What happened to the Triple Axel/Triple Toe Combo?

Discussion in 'The Trash Can' started by Bryan, Feb 8, 2012.

  1. Bryan

    Bryan New Member

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    I admit, I haven't been paying too much attention to men's skating as of late, but from the programs I've seen, I don't recall seeing the triple axel/triple toe combo. When the men are doing a triple axel combo nowadays, it seems like they're always tacking on doubles. Is that intentional?

    Back in the Stojko/Eldredge/Yagudin/Plushenko era, this was the combo you needed if you wanted to compete with the best, and we regularly saw it performed in the SP. But now all we get are triple flip/triple toe combos in the SP. I know the SP requirements have evolved over the years, but I really miss seeing a great triple axel/triple toe combo.

    Someone help me, I am COP-challenged and haven't kept up with all the rules. :COP:
     
  2. Spazactaz

    Spazactaz New Member

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    with COP, doing harder combos like that don't get you any more points than if you tack the 3toe onto the 3flip or whatever, so there's not much reason to do difficult combos like that anymore! :(
     
  3. ltnskater

    ltnskater Active Member

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    I think it boils down to two reasons.

    One, it used to be in the SP, they were required to do a mandatory double axel (similar to the ladies rules up until a few years ago), which meant the highest combination they could do was the triple axel triple toe (well loop but let's not count that). Therefore, many skaters did that combo, now that you can do a double or triple axel, skaters tend to go for the triple axel, and do a less difficult triple triple combo to maximize points (because you can't repeat the triple axel again).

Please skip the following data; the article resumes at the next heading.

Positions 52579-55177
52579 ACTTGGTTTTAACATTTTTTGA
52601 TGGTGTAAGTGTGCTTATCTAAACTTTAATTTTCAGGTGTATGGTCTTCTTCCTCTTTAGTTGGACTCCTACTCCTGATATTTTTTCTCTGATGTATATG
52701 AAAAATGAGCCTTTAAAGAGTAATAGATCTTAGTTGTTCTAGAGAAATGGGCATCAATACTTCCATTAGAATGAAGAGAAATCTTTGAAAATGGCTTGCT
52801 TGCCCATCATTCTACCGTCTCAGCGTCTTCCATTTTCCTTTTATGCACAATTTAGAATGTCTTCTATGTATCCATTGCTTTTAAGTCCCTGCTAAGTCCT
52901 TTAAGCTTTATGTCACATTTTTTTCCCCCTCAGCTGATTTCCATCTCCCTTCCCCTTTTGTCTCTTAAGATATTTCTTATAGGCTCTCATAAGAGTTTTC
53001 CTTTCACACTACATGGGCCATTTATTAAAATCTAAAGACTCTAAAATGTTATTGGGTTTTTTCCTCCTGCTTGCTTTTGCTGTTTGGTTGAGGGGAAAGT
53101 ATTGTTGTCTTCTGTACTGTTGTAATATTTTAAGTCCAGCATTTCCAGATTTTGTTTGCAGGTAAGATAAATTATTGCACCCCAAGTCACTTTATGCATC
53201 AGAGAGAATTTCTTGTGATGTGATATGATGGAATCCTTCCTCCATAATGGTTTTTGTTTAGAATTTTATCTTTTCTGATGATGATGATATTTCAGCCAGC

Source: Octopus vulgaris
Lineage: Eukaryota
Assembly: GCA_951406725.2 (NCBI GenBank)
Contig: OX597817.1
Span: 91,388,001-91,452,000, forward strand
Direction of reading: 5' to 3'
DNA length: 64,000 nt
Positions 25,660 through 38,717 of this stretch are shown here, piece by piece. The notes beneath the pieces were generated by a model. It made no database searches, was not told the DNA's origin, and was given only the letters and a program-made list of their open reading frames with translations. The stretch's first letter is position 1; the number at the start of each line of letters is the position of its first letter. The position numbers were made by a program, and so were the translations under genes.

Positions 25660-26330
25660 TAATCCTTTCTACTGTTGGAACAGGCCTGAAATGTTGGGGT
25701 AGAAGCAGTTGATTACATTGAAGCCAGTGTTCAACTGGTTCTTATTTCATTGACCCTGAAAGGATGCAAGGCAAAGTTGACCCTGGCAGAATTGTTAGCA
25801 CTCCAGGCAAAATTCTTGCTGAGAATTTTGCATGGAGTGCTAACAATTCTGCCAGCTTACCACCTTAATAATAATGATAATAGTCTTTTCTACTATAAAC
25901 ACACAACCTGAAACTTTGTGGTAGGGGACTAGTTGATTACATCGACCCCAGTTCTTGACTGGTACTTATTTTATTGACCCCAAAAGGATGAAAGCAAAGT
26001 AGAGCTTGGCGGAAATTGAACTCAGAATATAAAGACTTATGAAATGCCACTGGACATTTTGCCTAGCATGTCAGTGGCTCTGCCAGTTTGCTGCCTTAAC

So for example, doing a triple axel, triple lutz triple toe, triple flip is going to get you more points than doing a triple axel triple toe, double axel (can't repeat the triple axel), and triple lutz/flip.

    Second reason more for the long program, you still occasionally see a triple axel triple toe, but because of the number of triples you are able to repeat (only 2), most skaters, even if they repeat the triple axel, will rather do a triple axel double toe, and do the triple toe as the 2nd part of a jump combination on an easier triple e.g. lutz or flip, you get the same amount of points, and it is less risky.

    Similar logic here: triple axel triple toe and a triple lutz double toe, is worth the same as a triple axel double toe and a triple lutz triple toe

    - using the above example, skaters are able to even further maximize their points using the 10% bonus in the second half as they are more likely to be able to perform a triple lutz triple toe combo than the axel combo in the 2nd half of their program! (Because the lutz toe combo is much more manageable than an axel toe combo late in the program)

    Ok, so I guess that's 3 reasons, 2 big, and one minor reason.
     
  4. gkelly

    gkelly Well-Known Member